Valentine’s Day is stupid.
I’m sorry that I don’t have a more elegant opening argument than that, but that’s how I feel. I remember being a kid and thinking that it was a fun day to exchange cards. Then, as I got older, I started to think it was a day that made it easier to find someone who maybe liked you too. By high school I was caught up in the idea that not having a girlfriend on Valentine’s Day was kind of depressing.
But in my early 20s, I finally realized what the day really was: a ridiculous tradition that only exists to make people buy stuff, and feel bad if you don’t have anyone to buy stuff for.
Why do we need a reminder to show our love and appreciation for someone else?
I have a friend who told me recently that he had to always send his wife flowers at work on Valentine’s. They’ve been married for about five years. I asked him why, and his response was that it wasn’t so much that his wife wanted flowers; it was being the woman who didn’t in her workplace that was the problem.
Fair enough. No one wants to be left out. But why can’t the day be filled with something more meaningful than a box of chocolate and a mylar balloon? (Or those poor fools that “have” to buy jewelry).
Valentine’s Day is now a huge part of our culture, so it’s unlikely that it will go away anytime soon. This mass delusion of the “day of love” is sure to line retail pockets for many, many years. Look at the Hallmark corporation as an example. It’s easy to blame them for so-called “Hallmark Holidays”, but they don’t create holidays. Below is an excerpt of the official statement from Hallmark found on their web site:
“We often hear the term “Hallmark holiday” used in a disparaging way. As a business, we wish it were so easy that we could dream up products and people would flock to our stores to buy them. But we have to respond to what people want – not the other way around. There first has to be a real consumer need that we meet with our products.”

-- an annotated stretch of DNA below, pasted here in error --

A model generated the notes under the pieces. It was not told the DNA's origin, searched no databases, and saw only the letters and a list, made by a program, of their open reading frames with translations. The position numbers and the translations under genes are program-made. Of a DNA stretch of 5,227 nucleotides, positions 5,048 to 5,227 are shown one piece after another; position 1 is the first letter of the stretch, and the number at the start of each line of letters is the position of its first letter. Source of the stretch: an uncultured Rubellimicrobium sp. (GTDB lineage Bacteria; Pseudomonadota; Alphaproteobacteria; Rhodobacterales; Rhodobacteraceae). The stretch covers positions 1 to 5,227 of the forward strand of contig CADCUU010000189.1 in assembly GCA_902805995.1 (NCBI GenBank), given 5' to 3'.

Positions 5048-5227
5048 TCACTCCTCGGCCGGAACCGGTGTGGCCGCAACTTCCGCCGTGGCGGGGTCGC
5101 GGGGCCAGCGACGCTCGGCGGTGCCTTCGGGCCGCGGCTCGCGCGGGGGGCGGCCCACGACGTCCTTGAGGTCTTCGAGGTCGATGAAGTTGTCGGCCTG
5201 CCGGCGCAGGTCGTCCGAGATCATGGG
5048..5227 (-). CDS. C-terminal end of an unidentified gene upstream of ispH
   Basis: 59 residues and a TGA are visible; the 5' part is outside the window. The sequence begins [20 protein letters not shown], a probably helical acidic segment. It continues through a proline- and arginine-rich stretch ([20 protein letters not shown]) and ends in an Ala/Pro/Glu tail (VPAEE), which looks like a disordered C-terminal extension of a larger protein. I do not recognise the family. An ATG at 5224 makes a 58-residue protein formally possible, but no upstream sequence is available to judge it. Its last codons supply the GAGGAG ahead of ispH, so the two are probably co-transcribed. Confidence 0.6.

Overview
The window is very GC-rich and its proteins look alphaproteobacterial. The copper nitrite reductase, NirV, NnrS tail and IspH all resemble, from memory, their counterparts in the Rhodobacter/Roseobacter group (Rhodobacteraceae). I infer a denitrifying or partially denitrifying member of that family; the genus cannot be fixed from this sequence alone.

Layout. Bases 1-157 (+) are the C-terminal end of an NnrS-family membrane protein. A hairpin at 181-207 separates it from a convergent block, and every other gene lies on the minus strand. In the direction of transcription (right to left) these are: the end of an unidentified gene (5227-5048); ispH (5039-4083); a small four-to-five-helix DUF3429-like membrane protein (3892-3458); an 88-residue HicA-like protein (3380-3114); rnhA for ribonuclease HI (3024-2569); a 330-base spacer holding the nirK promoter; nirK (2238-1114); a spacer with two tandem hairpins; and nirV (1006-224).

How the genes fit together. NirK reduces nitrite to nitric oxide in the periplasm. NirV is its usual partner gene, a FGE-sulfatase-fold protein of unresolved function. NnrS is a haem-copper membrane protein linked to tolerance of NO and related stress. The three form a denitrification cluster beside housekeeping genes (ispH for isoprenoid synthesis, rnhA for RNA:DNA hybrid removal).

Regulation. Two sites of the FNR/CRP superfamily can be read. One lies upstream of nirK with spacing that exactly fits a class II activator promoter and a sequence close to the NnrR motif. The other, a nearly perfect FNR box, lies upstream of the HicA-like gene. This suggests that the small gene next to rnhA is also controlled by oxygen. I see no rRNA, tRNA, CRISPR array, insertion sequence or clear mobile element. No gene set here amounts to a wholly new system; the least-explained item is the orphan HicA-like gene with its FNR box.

So, it’s not entirely the fault of retailers. We (the buying public) continue this culture of buying and spending on near-useless things. Retailers are simply meeting the insatiable demand for over-sized stuffed animals and heart shaped jewelry; for balloons and cards, and things that move and sing snippets of popular songs.
If you turn your back on the monster, maybe it will disappear?
I have not celebrated Valentine’s Day for many years. When my wife and I first started dating, I explained to her right away that I don’t “do” that holiday. I can’t remember exactly how it went down, but I think she was a little baffled and a little relieved as well. I just refused to be a part of something so wasteful.
Besides, no amount of gift is ever going to show her how much I love her. It’s your actions, and gifts and sacrifices and love: they are all part of the greater part of a relationship.
So as we get closer to the great day of red and pink, consider making a change. If you’re in a relationship, do gifts make you more in love with your partner? If you’re single, do you feel sad or depressed because you don’t have anyone?
Stand up and be an individual. One day of the year is not going to tell you who or how to love and show affection. One day is not going to make you feel insignificant and unloved anymore.
What about you? Do you love Valentine’s or hate it? Am I just a weird stingy jerk, or did I just figure it out early?